- During an extravagant costume party, the two leads dance. It is magical (literally and figuratively), and they feel a spark towards one another that they cannot deny. This leads to their blossoming romance.
Now, does the list refer to this book, or to The Night Circus?
Surprise! It’s applicable to both.
And it’s not just that The Crown’s Game is so similar to a previous novel that it’s incredibly easy to predict if you’ve read the latter (though it’s certainly a problem). It’s that it feels shallow by comparison, and that whatever new ideas it does come up with don’t add enough to make it seem like less of a halfhearted duplicate.
The story is simpler, there are fewer characters, and very little of the book actually ‘feels’ magical. The setting, the performances of actual sorcery: it’s all just sort of…there. The writing is more practical than poetic, which partially contributes to the issue, but the real fault comes from the presentation of the story itself, in the fact that it’s too ‘easy.’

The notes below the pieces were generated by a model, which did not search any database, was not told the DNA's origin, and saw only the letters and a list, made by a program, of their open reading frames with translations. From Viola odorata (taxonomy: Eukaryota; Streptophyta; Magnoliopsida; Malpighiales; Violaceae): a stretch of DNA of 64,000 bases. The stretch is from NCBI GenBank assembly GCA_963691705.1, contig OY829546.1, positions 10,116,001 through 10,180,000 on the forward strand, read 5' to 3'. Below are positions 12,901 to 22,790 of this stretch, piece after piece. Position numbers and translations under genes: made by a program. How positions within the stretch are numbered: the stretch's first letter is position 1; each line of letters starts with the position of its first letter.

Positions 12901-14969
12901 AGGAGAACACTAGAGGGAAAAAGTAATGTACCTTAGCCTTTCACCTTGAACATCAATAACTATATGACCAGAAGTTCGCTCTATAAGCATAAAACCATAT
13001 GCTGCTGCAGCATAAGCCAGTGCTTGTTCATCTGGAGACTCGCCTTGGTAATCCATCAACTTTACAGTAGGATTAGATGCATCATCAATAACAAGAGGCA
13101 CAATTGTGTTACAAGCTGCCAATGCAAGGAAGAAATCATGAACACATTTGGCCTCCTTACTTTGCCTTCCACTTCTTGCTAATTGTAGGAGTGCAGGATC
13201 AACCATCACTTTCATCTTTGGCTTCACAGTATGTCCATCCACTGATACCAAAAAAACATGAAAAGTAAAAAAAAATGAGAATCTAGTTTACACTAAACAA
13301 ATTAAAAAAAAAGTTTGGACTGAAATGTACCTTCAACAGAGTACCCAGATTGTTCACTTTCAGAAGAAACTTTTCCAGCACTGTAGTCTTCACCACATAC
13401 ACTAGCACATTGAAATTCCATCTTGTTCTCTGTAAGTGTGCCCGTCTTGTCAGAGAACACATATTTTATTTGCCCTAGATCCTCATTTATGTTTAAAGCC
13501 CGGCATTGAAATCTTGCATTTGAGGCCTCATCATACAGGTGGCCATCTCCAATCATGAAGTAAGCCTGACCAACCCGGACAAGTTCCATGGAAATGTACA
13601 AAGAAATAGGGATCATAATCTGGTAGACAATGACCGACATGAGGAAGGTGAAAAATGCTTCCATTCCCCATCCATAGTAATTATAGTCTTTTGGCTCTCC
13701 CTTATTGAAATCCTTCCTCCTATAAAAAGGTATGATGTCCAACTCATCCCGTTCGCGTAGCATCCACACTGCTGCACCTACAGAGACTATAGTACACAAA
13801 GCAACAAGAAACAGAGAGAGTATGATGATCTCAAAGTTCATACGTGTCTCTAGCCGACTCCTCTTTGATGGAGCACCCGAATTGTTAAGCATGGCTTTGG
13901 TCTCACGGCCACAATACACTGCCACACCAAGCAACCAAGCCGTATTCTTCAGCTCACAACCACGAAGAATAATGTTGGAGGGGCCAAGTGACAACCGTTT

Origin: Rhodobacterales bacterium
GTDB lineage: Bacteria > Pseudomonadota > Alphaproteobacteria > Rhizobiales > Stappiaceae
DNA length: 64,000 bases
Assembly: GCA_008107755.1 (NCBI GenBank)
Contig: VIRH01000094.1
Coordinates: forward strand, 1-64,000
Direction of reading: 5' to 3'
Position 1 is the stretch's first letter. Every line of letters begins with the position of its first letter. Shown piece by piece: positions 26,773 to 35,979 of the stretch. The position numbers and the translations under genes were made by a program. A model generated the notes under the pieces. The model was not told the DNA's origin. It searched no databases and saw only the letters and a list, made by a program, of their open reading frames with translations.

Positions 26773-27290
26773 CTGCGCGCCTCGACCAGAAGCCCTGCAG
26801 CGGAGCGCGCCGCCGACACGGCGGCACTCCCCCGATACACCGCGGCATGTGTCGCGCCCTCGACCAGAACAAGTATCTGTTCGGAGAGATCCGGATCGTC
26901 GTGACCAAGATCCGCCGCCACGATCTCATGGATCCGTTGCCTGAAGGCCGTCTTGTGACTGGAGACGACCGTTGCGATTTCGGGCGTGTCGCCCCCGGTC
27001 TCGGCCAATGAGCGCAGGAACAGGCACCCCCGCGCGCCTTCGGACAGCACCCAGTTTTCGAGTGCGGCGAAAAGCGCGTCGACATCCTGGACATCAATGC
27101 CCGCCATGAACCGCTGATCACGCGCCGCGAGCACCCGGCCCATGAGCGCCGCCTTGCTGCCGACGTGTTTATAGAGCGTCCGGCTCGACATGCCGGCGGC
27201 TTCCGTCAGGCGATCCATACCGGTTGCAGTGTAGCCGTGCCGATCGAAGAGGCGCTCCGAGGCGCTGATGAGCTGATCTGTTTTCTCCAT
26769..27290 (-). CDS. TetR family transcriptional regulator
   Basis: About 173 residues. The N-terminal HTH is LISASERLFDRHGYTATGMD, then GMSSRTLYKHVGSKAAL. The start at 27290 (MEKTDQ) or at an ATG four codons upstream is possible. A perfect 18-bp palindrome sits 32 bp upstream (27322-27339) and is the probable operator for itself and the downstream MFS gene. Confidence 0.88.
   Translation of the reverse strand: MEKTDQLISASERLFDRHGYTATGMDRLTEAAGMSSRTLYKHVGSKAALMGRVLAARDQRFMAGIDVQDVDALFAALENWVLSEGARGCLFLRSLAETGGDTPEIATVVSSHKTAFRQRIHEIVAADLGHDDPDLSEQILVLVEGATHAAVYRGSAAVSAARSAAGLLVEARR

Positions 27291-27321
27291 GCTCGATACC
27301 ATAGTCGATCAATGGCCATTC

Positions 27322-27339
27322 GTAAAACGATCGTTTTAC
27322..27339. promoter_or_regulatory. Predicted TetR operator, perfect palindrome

Like The Night Circus, there are several chapters that focus on characters aside from the central pair, whose arcs eventually tie into the game’s outcome and the fates of the two duelists. Unlike that book, though, there’s nothing particularly interesting about their storylines, and that’s because there’s no suspense to them. Everything is essentially spelled out for both the other characters and the reader almost immediately after a new, potentially interesting hurdle is introduced. Rather than playing with the drama that comes from not knowing everything at all times (either you as the audience being oblivious to what the cast does, or vice versa), the motivations and meanings behind every new mystery are usually explained, and/or the mystery itself solved, within a few chapters. There’s no buildup or misdirection. It all comes and goes with nary a hitch. The characters themselves aren’t ‘bad,’ per se, but they don’t do much to stand out from their comparisons, and aren’t interesting enough to stand out from their story. They’re just there to move it along.